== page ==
This month in Strat-O-Matic’s The Replay Zone, writer and replayer Jeff Polman talks about his 1973 Draft League he calls “The ’73 Freaks League.”
I’ve known Jeff for a while now, and we collaborated last year for his Dear Hank 1938 Strat-O-Matic replay. It was nonetheless an honor to be asked to be a part of the Freaks League project.
There are twelve managers in the league, and in March, each of us drafted a team of players from the recently released 1973 Strat-O-Matic Baseball card set. We set up our own lineups and rotations, and then sent Jeff a list of general managerial instructions. Jeff plays out each of the games in the 162 game schedule and then reports on them each day on the league Facebook page (anyone is welcome to join and follow the league!)
We did a serpentine draft, and I had pick number 11 of 12. Playing in spacious Dodger Stadium, I though my best bet was to draft a balanced offensive team that didn’t rely on ballpark home runs. For starting pitchers, I tried to look at hits/9 innings, ignoring walks and looking for decent home run allowed rates, giving greater weight to pitchers who gave up their home runs in home run friendly parks. I ended up with a starting staff full of #3 guys.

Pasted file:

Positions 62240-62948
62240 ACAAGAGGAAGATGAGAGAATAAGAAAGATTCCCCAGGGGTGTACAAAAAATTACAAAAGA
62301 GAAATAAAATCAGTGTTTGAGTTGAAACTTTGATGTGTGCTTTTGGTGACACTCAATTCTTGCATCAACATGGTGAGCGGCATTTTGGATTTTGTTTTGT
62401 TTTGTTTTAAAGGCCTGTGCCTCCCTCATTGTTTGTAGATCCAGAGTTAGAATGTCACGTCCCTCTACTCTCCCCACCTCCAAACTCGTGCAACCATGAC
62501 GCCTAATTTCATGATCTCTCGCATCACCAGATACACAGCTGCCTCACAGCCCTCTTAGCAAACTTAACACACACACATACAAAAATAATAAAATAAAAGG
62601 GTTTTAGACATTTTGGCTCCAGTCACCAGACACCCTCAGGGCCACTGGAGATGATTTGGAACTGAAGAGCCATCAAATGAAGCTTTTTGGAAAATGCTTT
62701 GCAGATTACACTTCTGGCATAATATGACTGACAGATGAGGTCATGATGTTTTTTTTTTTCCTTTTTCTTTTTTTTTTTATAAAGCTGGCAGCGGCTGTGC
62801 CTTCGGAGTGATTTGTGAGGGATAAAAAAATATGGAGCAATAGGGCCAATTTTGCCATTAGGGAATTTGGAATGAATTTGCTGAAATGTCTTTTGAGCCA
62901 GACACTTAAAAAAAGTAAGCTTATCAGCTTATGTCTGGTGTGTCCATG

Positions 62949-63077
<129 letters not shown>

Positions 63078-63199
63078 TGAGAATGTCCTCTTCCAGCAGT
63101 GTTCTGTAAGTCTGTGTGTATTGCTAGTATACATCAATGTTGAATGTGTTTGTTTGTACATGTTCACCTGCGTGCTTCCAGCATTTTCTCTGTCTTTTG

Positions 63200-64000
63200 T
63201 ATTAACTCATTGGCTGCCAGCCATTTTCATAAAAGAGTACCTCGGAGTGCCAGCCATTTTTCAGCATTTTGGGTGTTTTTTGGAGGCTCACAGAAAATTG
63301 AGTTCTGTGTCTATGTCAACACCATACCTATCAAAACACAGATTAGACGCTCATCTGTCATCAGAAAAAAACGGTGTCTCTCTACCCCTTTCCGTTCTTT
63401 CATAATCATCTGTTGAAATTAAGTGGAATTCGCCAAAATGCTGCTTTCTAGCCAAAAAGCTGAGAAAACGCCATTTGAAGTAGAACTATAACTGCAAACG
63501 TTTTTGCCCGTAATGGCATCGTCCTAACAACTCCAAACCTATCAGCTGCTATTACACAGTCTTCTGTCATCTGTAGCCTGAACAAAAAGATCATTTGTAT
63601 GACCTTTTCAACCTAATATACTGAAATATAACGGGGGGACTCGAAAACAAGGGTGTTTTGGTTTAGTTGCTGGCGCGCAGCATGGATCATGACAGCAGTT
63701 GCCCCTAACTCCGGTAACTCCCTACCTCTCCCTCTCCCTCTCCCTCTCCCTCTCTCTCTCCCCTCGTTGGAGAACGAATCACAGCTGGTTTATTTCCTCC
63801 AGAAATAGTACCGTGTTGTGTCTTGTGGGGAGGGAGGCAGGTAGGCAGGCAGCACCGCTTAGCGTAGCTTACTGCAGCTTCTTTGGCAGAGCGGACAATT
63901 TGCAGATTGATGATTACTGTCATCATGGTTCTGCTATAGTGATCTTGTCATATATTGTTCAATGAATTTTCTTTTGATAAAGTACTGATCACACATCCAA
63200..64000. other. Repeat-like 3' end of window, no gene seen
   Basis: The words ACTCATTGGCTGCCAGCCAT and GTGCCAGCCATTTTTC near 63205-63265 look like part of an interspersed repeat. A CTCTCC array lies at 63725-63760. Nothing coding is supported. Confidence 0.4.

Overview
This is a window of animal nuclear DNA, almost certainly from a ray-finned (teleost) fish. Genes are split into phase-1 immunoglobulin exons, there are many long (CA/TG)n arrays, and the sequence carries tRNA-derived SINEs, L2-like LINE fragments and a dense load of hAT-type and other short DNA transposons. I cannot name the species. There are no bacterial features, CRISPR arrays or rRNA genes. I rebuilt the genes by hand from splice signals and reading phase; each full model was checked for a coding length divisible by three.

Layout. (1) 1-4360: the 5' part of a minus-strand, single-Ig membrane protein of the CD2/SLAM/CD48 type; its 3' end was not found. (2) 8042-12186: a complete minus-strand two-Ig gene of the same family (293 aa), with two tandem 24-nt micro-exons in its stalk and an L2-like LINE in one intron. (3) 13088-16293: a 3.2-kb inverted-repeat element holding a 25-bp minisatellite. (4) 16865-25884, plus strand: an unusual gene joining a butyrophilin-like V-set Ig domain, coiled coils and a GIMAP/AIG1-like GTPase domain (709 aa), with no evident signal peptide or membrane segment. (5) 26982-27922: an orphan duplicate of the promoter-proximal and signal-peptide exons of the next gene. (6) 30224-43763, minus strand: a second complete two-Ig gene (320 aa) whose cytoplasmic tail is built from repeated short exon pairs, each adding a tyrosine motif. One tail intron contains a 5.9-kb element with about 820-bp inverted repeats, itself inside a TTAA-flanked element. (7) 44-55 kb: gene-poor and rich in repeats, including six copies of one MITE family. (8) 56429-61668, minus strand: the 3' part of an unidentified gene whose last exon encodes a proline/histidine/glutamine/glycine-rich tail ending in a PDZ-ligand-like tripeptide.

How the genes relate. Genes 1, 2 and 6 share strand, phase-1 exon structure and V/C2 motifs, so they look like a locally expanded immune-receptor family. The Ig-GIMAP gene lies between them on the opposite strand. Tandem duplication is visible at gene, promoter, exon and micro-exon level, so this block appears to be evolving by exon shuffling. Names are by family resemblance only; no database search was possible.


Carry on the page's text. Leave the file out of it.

However, I figured that if I could count on my team to score runs, and my pitchers to be decent but not great, then a killer bullpen would shorten games and give the Dotcoms the opportunity to win a lot of come-from-behind and extra-inning affairs. I was right about that.
Through 136 games, the Dotcoms lead the league in comeback wins with 39, are 9-2 in extra-innings and have the second best record in 1-run games at 23-17. Additionally, we have had only 22 blown leads which is far and away the best mark in the league.
At this point in the season, I really want an ace starter to put on the mound once or twice in the World Series, but I haven’t been able to swing a deal for one yet.
Here are the lineups and the instructions that I gave Polman at the beginning of the season, and that have taken me to first place so far: